Kati, a Las Cruces native and NMSU Aggie, is the medical director at Arrow. She received her DVM from Washington State University in 2015. Kati is married with a daughter, two dogs, and a cat. She specializes in small animal surgery and geriatric care and has a special fondness for Chihuahuas.

Emily Johnson, DVM

Heather Gaudette is a student in Animal, Dairy and Veterinary Sciences, the pre-vet curriculum at Utah State University. She has been raised among horses in rural Peralta and worked for Dr.  McCallister at the Village Veterinary Hospital in Bosque Farms while she was still in high school.


When asked what aspect of the veterinary profession most appeals to her, she says the challenging science involved and the treatment of animals themselves are both fascinating and motivating.

While still an undergraduate at Utah State, Heather has become intimately involved with cutting-edge research on the Porcine Reproductive and Respiratory Syndrome Virus (PRRSV), a highly-contagious swine disease that costs pork producers more than $660 million per year in the United States, and as much as $5 billion per year worldwide.

She also has an interesting take on the veterinary profession — seeing it as being as much about treating animal owners as the animals themselves, since their four-legged companions are such an important part of their families and/or livelihoods.

Heather is on a trajectory to get both a DVM and a PhD.  She visualizes herself as perhaps a professor of veterinary science, who, like one of her professors, both teaches and maintains a practice of caring for the animals at the university.

Alternatively, Heather thinks she might get into “animal politics,” perhaps as a veterinarian with the United States Department of Agriculture, setting the policies for animal control and welfare for the country.

An interesting observation, particularly in light of Greg Griggs statement about women in the veterinary practice:  notice that almost all of the new vets in Valencia County are women. You go, girls!

Creatures great & small

If you combine the experience of the retired veterinarians, those who are still practicing at one of the many clinics in the Rio Abajo, and the new generation typified by Kendra, Kati, Emily and Heather, it is clear that the animal population of the Rio Abajo and New Mexico writ large will be in good hands for years to come! Animals are so much a part of the New Mexican way of life that our hats go off to these “other family doctors.”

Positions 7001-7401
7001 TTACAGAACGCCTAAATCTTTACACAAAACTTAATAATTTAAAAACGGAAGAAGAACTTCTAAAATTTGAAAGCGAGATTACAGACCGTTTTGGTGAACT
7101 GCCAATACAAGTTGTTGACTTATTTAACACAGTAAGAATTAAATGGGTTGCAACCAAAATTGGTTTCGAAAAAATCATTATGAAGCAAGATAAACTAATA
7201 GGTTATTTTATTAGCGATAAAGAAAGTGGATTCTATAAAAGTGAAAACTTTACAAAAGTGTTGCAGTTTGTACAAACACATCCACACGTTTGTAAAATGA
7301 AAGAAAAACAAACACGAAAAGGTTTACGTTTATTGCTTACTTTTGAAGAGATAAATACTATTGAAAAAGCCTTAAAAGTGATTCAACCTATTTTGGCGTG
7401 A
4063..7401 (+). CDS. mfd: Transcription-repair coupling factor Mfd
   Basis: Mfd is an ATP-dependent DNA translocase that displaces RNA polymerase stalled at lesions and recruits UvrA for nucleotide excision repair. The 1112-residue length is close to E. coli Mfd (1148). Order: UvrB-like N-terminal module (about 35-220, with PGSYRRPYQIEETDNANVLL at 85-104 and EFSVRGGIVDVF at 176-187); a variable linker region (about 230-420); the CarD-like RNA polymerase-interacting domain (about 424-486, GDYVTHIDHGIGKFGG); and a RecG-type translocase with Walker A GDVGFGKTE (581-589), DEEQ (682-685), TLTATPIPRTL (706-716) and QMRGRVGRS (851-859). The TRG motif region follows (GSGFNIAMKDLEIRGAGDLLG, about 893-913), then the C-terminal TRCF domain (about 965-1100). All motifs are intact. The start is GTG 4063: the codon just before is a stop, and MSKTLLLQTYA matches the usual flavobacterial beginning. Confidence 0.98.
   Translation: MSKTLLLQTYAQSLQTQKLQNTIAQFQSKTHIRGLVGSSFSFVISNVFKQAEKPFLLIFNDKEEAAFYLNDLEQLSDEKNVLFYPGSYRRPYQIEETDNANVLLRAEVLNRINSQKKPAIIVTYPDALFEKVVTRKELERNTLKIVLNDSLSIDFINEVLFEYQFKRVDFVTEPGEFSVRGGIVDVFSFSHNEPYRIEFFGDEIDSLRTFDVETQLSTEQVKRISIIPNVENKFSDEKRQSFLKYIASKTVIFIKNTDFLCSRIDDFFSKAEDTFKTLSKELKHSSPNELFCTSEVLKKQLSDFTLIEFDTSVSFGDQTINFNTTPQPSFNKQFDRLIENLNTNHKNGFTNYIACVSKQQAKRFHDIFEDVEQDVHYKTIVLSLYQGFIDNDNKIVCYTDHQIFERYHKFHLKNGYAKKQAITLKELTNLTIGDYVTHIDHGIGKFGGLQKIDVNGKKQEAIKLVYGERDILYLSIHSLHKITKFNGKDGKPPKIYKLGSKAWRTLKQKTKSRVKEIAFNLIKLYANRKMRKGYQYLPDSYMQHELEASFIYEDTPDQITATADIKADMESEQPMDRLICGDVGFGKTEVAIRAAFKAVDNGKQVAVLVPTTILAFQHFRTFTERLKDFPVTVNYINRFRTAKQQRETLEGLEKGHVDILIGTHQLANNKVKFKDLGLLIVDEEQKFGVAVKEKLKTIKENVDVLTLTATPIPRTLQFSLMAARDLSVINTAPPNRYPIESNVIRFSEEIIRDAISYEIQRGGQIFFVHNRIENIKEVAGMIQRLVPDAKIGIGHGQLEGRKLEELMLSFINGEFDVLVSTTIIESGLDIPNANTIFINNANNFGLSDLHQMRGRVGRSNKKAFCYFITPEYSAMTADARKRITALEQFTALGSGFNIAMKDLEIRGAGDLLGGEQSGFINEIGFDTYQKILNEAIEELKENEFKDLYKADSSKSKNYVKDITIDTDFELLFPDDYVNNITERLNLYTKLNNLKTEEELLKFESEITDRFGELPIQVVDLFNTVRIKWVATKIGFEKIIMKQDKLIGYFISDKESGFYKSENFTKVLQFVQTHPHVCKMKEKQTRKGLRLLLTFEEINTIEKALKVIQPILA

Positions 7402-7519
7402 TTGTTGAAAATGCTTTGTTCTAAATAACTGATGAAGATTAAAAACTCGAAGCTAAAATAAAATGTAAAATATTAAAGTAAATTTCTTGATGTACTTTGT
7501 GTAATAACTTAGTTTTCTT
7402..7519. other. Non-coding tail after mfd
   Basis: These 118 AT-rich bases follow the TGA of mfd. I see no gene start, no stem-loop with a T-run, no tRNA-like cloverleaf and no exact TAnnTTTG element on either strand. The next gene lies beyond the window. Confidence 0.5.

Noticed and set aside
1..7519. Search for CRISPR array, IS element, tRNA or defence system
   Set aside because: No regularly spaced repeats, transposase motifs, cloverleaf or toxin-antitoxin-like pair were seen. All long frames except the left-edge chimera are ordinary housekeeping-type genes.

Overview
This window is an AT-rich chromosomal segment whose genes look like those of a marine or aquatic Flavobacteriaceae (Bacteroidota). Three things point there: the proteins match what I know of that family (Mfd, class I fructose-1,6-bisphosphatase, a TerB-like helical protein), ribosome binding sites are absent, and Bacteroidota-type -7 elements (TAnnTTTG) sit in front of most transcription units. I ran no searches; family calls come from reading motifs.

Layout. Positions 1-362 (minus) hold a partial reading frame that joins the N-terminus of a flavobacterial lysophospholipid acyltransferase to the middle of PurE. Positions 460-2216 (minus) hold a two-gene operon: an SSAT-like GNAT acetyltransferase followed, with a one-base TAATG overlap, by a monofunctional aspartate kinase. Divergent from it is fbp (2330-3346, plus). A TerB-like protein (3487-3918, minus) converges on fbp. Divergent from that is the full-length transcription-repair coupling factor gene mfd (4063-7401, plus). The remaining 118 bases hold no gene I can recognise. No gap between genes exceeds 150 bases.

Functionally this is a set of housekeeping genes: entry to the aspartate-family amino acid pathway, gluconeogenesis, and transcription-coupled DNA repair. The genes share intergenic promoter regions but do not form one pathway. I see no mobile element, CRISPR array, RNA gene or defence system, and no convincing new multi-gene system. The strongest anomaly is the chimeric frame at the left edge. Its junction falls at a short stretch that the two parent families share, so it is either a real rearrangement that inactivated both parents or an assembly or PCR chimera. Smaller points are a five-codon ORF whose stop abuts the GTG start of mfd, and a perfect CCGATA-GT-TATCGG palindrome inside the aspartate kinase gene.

The Veterinarian

By Don Thompson

Nothing can take their place — no layman or lawmaker —

no clinic or council.

For those who can, with gentle hands and soothing words,

calm the fears of a stricken animal, has a gift

reserved for few.

Those who can diagnose the sickness of a creature that

cannot speak – one that cannot by either signor gesture give any indication of the seat of fatal

illness – is endowed with knowledge, sympathy,

and understanding far beyond that reached by

ordinary people.

Those who can, with the aid of medical science, brighten

the eyes, stay the fever, energize the pulse, build

resistance against diseases in an animal, has

reached the goal only a favored few attain.

And what are their rewards?  The knowledge that they

have lived a life of true usefulness in helping

creatures that cannot help themselves.

(La Historia del Rio Abajo is a regular column about Valencia County history written by members of the Valencia County Historical Society. The author of this month’s column a retired engineer from Sandia National Laboratories and board member of the Valencia County Historical Society. He is the author or co-author of seventeen books on New Mexico history, including “Murder, Mystery, and Mayhem in the Rio Abajo,” “A River Runs through Us,” “Tragic Trails and Enchanted Journeys,” “Mountains, Mesas, and Memories,” and “Years Gone by in the Rio Abajo,” all co-edited with Dr. Richard Melzer.  Opinions expressed in this and all columns of La Historia del Rio Abajo are the author’s only and not necessarily those of the Valencia County Historical Society or any other group or individual.)

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John Taylor, guest columnist